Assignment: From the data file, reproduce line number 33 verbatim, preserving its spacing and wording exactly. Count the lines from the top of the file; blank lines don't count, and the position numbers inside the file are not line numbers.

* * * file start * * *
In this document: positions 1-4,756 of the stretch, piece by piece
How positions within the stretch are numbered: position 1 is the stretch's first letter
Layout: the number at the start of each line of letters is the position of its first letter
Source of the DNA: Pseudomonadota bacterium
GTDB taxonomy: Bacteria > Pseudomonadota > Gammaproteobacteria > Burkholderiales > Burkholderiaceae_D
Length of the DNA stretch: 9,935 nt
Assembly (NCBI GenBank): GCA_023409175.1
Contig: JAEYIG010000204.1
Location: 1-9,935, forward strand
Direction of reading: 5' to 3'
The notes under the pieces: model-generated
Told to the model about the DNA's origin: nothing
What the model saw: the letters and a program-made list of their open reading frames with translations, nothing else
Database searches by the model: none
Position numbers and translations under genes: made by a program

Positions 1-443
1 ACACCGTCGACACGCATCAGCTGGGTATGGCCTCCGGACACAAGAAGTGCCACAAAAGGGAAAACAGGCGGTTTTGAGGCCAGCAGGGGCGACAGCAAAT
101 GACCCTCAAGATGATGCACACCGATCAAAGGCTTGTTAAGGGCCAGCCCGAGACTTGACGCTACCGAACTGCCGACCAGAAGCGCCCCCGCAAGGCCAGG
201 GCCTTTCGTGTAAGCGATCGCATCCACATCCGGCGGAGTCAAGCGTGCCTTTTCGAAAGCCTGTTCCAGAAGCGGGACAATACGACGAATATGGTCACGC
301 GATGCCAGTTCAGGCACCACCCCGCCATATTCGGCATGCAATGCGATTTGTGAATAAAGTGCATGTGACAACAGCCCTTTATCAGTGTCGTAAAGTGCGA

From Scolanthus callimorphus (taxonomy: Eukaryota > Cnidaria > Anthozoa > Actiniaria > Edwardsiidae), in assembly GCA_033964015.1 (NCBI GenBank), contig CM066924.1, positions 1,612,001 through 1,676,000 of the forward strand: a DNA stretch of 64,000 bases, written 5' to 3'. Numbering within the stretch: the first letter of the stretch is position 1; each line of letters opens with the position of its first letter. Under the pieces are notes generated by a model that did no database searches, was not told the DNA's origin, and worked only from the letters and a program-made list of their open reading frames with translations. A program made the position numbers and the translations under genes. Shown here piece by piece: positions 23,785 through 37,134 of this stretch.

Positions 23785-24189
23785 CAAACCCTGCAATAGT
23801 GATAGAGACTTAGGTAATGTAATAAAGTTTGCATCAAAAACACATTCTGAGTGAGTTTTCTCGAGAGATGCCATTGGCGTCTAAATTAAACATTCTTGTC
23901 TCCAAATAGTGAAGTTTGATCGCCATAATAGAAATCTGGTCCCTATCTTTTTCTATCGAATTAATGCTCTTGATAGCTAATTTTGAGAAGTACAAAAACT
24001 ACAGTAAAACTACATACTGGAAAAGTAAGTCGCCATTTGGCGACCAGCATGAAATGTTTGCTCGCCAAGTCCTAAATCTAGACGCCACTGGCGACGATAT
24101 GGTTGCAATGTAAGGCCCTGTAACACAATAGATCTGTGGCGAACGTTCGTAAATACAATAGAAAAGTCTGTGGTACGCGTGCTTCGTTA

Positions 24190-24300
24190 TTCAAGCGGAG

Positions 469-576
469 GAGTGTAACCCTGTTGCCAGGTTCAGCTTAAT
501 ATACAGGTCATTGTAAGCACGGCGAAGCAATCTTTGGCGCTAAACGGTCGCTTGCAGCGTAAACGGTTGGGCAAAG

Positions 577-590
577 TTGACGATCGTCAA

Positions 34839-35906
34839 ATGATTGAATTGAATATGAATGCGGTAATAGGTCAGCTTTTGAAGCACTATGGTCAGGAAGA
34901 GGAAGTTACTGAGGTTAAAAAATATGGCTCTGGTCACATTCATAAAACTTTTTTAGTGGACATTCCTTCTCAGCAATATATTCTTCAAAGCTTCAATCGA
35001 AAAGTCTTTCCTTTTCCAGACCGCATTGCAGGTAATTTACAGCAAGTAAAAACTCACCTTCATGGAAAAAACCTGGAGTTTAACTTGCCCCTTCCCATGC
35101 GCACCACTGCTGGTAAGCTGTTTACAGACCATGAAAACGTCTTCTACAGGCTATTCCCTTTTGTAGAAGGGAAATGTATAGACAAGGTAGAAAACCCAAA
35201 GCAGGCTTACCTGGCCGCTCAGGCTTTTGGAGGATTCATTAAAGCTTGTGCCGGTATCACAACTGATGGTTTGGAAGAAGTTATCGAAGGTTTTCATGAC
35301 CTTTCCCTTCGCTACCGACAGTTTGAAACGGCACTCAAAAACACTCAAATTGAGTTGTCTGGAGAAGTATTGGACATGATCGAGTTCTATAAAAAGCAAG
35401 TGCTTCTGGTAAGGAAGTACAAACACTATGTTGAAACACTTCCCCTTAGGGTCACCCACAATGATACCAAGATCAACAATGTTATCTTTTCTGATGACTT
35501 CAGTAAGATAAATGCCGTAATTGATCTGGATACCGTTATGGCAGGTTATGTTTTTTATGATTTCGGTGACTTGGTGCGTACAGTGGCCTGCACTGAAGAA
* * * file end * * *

Positions 577-590